How to Buy Beef
When buying beef, consider its grading and cut. Also, buy beef with good marbling (flecks of fat) — the more marbling there is, the more moist and tender the beef will be. Beef is graded according to the animal’s age, the amount of marbling in the cut, and the beef’s color and texture.
Most often, you’ll find three grades of beef when shopping:
Prime: The highest grade and the most expensive. In general, the most tender and flavorful beef falls under this category. Most beef from this grade end up at hotels and fancy restaurants. You can also find it at specialty butcher shops.
Choice: The second tier of beef grading, leaner than prime. This is what you’ll find most often at the supermarket.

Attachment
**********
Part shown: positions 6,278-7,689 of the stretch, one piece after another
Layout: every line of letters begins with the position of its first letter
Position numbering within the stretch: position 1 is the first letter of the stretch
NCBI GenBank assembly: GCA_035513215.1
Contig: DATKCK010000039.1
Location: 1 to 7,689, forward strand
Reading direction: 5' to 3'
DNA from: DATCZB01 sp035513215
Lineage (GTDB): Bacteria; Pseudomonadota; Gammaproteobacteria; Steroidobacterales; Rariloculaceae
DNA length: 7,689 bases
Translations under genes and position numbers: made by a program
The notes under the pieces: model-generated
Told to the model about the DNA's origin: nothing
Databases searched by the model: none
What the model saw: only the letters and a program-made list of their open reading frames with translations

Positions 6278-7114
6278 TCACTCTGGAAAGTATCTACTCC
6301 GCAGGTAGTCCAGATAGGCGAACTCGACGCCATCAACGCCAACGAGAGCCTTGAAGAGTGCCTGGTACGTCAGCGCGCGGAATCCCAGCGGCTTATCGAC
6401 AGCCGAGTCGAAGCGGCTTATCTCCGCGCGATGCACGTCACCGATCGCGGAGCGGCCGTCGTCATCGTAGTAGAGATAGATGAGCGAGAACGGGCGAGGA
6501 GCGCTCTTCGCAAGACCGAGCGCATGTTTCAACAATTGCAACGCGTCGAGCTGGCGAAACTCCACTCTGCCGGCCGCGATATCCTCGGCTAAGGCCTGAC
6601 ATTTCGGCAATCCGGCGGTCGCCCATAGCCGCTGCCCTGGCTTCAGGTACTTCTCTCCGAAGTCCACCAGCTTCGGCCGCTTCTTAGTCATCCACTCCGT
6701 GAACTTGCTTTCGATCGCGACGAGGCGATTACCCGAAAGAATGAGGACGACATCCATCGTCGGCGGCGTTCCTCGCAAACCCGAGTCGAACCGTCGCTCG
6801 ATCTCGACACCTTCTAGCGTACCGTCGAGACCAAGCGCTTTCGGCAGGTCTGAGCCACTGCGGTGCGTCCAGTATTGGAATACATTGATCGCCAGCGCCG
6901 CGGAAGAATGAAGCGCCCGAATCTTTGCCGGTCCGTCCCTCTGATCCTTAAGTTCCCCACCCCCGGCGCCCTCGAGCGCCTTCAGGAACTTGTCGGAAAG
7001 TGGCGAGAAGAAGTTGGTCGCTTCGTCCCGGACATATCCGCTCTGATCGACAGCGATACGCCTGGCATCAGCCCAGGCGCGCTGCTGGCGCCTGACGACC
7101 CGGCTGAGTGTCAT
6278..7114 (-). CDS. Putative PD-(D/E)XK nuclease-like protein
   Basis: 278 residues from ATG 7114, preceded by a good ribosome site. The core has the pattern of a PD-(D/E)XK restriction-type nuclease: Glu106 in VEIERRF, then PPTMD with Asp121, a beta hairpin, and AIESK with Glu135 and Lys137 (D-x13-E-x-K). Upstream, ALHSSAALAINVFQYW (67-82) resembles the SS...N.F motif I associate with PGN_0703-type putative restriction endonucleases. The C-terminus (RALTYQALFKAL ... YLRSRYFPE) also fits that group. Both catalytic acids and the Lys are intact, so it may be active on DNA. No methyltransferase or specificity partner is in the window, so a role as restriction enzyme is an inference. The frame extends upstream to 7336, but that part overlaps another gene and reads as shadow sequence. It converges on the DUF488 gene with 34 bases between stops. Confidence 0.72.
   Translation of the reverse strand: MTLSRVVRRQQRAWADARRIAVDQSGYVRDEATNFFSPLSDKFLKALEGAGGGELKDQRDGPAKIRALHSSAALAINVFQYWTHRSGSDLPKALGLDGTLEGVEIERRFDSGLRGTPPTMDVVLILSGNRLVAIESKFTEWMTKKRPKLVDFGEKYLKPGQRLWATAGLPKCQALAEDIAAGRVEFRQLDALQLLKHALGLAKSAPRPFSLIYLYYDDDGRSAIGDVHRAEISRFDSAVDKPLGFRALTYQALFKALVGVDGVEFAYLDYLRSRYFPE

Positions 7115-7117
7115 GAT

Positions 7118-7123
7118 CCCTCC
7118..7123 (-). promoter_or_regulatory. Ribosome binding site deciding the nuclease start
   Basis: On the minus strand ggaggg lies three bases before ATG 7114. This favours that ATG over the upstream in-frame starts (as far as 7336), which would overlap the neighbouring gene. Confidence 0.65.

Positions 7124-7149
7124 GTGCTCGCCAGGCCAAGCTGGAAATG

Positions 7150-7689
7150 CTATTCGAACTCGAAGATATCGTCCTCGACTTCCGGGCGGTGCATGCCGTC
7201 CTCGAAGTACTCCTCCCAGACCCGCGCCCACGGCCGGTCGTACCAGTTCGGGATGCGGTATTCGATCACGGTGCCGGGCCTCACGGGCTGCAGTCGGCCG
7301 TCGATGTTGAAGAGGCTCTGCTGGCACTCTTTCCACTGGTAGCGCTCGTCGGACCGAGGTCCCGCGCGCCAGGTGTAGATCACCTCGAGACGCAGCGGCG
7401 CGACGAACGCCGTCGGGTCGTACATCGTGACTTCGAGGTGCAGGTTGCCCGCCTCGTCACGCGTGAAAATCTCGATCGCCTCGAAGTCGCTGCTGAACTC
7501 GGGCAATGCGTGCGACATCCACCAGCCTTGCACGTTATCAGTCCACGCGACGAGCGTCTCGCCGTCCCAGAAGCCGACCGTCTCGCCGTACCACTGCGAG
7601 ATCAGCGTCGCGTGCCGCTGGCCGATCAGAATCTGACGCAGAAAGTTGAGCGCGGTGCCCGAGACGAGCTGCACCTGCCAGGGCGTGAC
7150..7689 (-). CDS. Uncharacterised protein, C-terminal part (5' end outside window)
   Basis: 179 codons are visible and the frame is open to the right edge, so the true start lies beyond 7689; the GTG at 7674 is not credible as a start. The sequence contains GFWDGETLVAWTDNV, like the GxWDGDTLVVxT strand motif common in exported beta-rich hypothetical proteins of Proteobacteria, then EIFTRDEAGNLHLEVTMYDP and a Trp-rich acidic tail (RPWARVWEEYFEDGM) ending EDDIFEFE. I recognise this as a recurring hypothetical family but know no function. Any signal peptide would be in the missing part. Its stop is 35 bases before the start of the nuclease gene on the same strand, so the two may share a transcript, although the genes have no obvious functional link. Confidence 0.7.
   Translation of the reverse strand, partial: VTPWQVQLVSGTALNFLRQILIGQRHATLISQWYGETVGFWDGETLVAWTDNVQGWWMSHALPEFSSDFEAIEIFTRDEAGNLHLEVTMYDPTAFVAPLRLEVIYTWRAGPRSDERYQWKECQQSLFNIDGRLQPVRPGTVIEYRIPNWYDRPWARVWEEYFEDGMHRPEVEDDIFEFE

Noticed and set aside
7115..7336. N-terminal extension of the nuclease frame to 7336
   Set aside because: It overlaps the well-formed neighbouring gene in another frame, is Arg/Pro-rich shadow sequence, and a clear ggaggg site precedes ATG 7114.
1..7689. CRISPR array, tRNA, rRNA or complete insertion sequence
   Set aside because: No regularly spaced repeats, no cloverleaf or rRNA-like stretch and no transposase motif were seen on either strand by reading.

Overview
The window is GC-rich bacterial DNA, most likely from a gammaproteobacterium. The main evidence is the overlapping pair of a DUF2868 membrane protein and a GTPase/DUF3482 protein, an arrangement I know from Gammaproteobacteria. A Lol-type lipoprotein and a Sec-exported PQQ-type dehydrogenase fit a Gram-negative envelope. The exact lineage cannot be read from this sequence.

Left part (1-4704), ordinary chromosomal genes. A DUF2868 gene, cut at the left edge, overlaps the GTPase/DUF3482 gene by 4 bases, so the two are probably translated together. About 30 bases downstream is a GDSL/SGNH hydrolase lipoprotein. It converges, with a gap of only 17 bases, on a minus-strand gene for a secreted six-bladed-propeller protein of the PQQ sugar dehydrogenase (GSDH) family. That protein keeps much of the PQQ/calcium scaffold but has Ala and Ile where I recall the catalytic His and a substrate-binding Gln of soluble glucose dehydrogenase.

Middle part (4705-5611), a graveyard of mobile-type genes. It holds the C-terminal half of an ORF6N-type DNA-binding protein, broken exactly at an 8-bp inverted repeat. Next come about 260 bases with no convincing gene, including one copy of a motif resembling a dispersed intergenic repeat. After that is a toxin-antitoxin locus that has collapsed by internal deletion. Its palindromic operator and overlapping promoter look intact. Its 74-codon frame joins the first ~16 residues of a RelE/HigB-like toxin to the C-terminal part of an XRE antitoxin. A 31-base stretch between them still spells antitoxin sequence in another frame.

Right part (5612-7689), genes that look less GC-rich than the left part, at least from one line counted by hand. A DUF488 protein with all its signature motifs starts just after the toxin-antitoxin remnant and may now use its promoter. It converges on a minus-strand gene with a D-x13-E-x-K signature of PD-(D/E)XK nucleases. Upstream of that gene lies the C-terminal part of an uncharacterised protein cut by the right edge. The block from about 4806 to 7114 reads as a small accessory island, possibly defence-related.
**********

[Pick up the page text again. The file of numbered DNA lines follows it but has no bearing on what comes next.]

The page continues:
Select: Best for stewing and braising. You’ll find this in supermarkets.
You might also see grades of beef labeled Standard and, less often, Commercial. These two grades lack marbling (you have to chew a lot) and are of low quality. Edible? Certainly. Enjoyable? That’s up to you!
The more tender cuts of beef include steaks such as porterhouse, sirloin, shell, New York strip, Delmonico, and filet mignon — as well as roasts such as rib, rib eye, and tenderloin. Tender meats are usually cooked by the dry heat methods of roasting, broiling, grilling, and sautéing.
You usually cook less tender cuts that have more muscle tissue and less fat by braising and stewing. Tougher cuts include brisket, chuck, shoulder, rump, and bottom round.
Look beyond ratings to judge meat. Meat should look bright red, never dull or gray. Excess juice in the package may indicate that the meat has been previously frozen and thawed — don’t purchase it.